This summary was featured in Documented’s Early Arrival newsletter. You can subscribe to receive it in your inbox three times per week here.
On Friday, a federal judge in Texas ordered the suspension of the Deferred Action for Childhood Arrivals program, halting the approval of new applications. This decision led advocates to once again call for a permanent solution to provide safety for undocumented immigrants. Murad Awawdeh, executive director of the New York Immigration Coalition, said in a statement that the ruling “makes it crystal clear that Washington can’t keep playing with politics with the lives of these New Yorkers and the hundreds of thousands like them across the country.” Jose Loez, co-executive director of the Make the Road New York, said now is the time to design a pathway to U.S. citizenship for undocumented immigrants. Gothamist
In other local immigration news…
Documented Talks: The Future of Immigration Courts
📍 Documented Event
After four years of the Trump administration upending immigration courts, Documented is about to explore what the new administration will do differently. On Friday, July 23 at 1 p.m., Documented will hold a Zoom discussion about the future of immigration courts with Immigration Judge Amiena Khan, President of the National Association of Immigration Judges, and The Marshall Project’s Contributing Writer, Julia Preston. The two will discuss where the judge’s union stands in the decertification fight, what judges want to see from the Biden administration and what the lasting impacts will stem from the past four years.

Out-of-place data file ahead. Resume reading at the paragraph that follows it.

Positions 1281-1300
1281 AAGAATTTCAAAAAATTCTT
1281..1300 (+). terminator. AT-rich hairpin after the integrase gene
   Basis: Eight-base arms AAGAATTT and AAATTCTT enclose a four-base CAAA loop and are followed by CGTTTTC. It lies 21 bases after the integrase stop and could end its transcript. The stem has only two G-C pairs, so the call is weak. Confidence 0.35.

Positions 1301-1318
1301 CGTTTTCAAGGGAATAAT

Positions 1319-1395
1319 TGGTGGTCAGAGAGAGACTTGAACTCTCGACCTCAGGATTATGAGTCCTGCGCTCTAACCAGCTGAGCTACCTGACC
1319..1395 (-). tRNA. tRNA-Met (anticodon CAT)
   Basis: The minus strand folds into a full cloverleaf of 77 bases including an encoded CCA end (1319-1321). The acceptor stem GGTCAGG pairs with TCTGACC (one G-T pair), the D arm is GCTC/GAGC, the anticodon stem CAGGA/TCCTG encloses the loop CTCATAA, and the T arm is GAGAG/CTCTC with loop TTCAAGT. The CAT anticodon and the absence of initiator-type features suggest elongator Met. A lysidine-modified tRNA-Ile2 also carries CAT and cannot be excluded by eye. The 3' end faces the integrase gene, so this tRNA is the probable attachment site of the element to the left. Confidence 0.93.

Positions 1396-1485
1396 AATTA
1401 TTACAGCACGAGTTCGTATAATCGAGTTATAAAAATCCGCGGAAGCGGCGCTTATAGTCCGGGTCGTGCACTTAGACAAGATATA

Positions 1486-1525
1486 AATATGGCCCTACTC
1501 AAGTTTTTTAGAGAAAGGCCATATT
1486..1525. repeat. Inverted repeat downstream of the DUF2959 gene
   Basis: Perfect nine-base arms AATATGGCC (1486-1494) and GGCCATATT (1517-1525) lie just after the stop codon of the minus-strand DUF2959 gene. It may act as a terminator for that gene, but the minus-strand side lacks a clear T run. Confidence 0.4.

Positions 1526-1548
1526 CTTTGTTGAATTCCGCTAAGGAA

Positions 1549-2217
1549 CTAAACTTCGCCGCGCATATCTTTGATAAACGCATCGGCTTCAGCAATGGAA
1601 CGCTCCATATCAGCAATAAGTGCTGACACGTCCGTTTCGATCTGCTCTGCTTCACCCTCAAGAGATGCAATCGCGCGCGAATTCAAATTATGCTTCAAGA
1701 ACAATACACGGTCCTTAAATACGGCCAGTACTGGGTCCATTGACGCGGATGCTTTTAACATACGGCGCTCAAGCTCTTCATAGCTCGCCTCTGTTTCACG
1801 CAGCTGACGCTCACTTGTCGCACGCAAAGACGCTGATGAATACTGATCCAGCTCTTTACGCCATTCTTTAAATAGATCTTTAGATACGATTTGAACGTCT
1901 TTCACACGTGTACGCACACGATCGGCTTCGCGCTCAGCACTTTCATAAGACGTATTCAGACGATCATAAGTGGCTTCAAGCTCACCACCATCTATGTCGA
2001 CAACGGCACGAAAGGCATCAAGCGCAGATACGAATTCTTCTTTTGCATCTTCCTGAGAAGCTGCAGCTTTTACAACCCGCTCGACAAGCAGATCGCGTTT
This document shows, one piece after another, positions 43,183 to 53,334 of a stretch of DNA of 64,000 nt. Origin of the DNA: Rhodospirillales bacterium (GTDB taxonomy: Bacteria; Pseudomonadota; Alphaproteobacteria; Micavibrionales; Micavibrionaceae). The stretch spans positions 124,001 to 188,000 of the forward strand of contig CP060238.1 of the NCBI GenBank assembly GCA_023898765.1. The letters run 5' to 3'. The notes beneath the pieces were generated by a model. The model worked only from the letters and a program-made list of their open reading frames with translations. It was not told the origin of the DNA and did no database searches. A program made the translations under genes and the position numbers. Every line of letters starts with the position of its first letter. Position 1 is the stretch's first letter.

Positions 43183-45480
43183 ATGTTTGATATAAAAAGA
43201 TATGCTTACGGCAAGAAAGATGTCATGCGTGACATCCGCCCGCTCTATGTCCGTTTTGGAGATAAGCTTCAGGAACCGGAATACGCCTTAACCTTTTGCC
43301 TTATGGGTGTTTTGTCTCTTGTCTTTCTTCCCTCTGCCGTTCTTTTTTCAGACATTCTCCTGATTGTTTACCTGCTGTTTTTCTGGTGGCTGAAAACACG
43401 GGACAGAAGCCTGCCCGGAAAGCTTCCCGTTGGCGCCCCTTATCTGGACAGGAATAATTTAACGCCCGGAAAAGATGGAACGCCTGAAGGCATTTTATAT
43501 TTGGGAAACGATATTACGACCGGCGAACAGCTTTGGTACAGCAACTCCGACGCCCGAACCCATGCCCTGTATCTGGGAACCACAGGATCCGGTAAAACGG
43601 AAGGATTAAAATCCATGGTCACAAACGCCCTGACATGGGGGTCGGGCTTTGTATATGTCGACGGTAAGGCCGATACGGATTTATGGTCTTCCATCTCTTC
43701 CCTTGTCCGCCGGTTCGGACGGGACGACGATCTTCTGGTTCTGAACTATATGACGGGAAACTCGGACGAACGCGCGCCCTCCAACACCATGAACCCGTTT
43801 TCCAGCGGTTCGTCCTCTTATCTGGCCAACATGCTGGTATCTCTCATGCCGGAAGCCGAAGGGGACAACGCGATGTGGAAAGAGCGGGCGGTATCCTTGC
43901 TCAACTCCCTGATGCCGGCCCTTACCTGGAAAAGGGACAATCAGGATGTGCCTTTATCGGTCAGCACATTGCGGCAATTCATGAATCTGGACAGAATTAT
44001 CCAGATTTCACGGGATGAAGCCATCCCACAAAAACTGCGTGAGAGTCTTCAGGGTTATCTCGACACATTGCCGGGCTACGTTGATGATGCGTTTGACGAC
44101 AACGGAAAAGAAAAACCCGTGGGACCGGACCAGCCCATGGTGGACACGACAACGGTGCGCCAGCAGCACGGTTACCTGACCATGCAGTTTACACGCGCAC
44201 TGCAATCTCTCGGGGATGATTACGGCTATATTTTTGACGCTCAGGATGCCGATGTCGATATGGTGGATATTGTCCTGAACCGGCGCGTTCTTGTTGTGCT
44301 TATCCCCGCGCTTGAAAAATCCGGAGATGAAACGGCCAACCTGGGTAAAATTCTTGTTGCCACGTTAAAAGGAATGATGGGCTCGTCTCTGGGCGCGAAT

Register here for the free Zoom event on Friday, July 23 at 1 p.m.
What Sanctuary Policies Mean for Undocumented Immigrants
📍 Documented Original
This explanation is part of Documented’s Glossary to provide an understanding of the U.S. immigration system. Sanctuary policies are created to restrict local law enforcement cooperation with federal immigration enforcement agents. They’re intended to protect low-priority immigrants from being deported, but also turn in those who committed serious crimes. The phrase originates from the Sanctuary Movement, a religious and political campaign that started in the early 1980s when churches allowed Central Americans fleeing their home countries to stay. Federal agencies have a policy of not arresting immigrants on church grounds, though states’ sanctuary policies don’t mean immigrants are fully protected. Read more at Documented.